New Feed Oat For Dairy Farmers

“A grain that is essentially equal to barley for feeding to dairy cattle.”

– BRIAN ROSSNAGEL, CDC

You wouldn’t normally feed oats to dairy cows because the hulls aren’t digestible and the grain is low in energy content.

But say hello to CDC SO-I.

This new feed oat variety combines a high fat content with a mostly digestible hull, making it a viable alternative to corn and barley in dairy rations.

Because oats are cheaper to grow than other cereal grains, CDC SO-I, when fed instead of barley to dairy cows, can generate 82 cents to $1.13 more income per cow per day, according to studies at the University of Saskatchewan’s Crop Development Centre, where the variety originated.

The secret is in the hull and in the groat.

Normally, oat and barley hulls are largely indigestible (particularly for oats). But SO-I (a code for Super Oats number one) has a low-acid detergent lignin hull, making it more digestible than the traditional oat variety.

Also, the SO-I groat is higher in fat/oil content than other oats. That’s significant because fat has a higher energy density than either carbohydrates or starch. Feed an animal additional fat and it gets more energy.

Combine improved digestibility with higher energy and SO-I becomes a good candidate for dairy feed, especially since it costs less than barley, said Brian Rossnagel, a CDC oat and barley breeder in Saskatoon.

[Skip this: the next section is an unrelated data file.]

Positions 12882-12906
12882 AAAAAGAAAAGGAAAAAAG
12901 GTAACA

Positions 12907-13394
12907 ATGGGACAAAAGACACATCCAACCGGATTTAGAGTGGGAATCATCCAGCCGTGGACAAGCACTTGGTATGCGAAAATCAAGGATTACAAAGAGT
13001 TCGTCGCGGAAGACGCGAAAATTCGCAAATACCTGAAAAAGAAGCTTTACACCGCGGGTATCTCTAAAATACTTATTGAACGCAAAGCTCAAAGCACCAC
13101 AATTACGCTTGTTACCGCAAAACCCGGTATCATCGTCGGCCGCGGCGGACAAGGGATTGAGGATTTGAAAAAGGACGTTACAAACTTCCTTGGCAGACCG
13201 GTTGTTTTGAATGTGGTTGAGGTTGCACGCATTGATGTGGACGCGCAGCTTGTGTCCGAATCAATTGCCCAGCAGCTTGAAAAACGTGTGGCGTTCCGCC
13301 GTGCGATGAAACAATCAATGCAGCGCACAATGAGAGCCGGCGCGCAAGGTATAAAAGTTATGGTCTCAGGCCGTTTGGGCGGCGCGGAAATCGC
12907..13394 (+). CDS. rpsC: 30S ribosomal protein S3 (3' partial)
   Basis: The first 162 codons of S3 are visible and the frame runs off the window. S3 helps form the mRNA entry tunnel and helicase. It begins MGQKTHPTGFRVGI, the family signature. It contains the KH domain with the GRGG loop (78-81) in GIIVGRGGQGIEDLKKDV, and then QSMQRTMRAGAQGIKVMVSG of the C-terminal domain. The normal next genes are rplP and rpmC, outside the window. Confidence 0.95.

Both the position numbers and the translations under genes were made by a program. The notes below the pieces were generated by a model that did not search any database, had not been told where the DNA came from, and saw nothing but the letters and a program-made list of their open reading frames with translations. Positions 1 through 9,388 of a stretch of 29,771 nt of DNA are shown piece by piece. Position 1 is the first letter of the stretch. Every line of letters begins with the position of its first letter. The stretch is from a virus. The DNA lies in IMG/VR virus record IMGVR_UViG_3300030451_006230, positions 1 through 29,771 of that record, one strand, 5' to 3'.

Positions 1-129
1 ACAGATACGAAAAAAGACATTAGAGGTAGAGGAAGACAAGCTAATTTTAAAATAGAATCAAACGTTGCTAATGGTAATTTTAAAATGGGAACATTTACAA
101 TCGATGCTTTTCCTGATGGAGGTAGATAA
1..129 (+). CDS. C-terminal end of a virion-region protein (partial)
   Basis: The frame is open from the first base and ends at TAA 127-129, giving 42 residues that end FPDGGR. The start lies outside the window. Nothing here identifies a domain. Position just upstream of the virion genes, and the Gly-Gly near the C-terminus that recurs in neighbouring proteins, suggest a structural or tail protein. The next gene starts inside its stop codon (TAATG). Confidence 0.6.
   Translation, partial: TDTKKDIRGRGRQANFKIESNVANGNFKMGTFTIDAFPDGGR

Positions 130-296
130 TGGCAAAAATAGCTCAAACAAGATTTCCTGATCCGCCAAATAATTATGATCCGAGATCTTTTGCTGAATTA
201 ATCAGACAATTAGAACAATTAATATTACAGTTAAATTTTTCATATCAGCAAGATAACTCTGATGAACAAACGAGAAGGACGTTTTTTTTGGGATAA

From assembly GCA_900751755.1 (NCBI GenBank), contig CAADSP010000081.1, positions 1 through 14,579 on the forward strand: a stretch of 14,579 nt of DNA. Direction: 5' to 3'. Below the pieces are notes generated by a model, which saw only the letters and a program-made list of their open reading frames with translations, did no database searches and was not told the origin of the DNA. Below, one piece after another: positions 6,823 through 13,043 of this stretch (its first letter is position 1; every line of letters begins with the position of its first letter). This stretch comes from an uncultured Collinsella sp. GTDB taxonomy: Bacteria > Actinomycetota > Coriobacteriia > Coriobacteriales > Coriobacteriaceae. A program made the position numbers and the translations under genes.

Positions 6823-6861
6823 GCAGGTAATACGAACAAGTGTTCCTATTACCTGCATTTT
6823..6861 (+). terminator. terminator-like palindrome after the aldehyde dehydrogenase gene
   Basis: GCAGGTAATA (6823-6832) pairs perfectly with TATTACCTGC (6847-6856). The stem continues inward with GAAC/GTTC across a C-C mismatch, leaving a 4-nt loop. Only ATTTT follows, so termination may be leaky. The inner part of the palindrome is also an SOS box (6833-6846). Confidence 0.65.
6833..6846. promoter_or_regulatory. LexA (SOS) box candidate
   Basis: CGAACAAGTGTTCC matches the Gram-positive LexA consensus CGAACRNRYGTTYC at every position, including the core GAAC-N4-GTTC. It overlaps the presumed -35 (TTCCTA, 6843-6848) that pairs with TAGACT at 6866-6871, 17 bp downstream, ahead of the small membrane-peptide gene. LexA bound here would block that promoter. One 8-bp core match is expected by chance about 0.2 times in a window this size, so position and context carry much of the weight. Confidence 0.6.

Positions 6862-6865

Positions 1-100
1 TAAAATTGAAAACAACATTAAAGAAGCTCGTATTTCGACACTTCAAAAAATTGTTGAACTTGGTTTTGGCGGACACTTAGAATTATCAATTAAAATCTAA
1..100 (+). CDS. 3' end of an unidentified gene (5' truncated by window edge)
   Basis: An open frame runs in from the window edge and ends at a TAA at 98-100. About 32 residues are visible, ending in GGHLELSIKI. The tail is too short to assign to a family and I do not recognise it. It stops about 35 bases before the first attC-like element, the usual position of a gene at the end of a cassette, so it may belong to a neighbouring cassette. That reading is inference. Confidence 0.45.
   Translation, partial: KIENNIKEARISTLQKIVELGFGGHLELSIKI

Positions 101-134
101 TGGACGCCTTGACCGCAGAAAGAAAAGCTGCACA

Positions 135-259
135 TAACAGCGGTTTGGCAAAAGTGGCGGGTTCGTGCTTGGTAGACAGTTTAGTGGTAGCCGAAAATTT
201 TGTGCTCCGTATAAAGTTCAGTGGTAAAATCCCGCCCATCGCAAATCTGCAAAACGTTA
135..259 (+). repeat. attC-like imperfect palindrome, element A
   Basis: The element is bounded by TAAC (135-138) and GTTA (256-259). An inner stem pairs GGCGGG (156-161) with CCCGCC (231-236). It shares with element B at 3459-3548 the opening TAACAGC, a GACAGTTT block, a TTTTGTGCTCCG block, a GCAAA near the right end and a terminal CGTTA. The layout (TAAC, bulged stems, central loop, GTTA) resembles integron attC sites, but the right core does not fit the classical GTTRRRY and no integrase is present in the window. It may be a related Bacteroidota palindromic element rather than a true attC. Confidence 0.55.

“When you feed that kind of material to ruminant animals, they get a considerable amount of value out of the hull as opposed to it just going in one end and out the other,” Rossnagel said.

“The combination of higher fat content in the groat with the more digestible hull gives you a grain that is essentially equal to barley for feeding to dairy cattle.

“The key is that this is something a little less costly for producers to grow and they can use it as an alternative in their dairy rations.”

Oat-fed cows may sometimes produce more milk than barley-fed animals, although that depends largely on feed management. Some studies suggest the butterfat content in oat-fed milk can be slightly lower than in other milk, according to David Christensen, Rossnagel’s colleague.

SO-I received registration throughout Canada in late 2006. Breeder seed was released to Super Oats Canada Ltd. for pedigreed seed development.

Limited quantities of certified seed were available this spring. More supplies should be available in 2011.

SO-I can also be beneficial for beef cattle. Recent trials by the Western Beef Development Centre found SO-I an excellent feed oat for backgrounding cattle. As an added benefit, it does not require processing before feeding because of its low-lignin hull.

Rossnagel said SO-I performs as well or even a bit better than standard oat varieties such as Derby.

But it has “absolutely no” rust resistance, making it less than ideally suited for Manitoba or southeastern Saskatchewan, where crown rust in oats can be a perennial problem, he said.

SO-I is also not suitable for milling because of its high groat fat content and relatively low milling yield, the Western Beef Development Centre concluded. [email protected]

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